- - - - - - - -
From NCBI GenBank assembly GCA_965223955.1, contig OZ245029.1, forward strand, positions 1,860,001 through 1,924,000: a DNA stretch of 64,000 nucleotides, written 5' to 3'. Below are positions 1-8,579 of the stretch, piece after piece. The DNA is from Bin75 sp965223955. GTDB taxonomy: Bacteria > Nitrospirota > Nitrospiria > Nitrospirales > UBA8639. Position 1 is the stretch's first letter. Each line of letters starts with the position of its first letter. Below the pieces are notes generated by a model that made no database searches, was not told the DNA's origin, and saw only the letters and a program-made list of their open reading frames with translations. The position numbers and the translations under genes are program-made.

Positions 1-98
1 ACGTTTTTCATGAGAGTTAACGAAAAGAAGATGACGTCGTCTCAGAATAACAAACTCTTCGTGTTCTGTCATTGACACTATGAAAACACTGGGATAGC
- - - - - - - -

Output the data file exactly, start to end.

From NCBI GenBank assembly GCA_965223955.1, contig OZ245029.1, forward strand, positions 1,860,001 through 1,924,000: a DNA stretch of 64,000 nucleotides, written 5' to 3'. Below are positions 1-8,579 of the stretch, piece after piece. The DNA is from Bin75 sp965223955. GTDB taxonomy: Bacteria > Nitrospirota > Nitrospiria > Nitrospirales > UBA8639. Position 1 is the stretch's first letter. Each line of letters starts with the position of its first letter. Below the pieces are notes generated by a model that made no database searches, was not told the DNA's origin, and saw only the letters and a program-made list of their open reading frames with translations. The position numbers and the translations under genes are program-made.

Positions 1-98
1 ACGTTTTTCATGAGAGTTAACGAAAAGAAGATGACGTCGTCTCAGAATAACAAACTCTTCGTGTTCTGTCATTGACACTATGAAAACACTGGGATAGC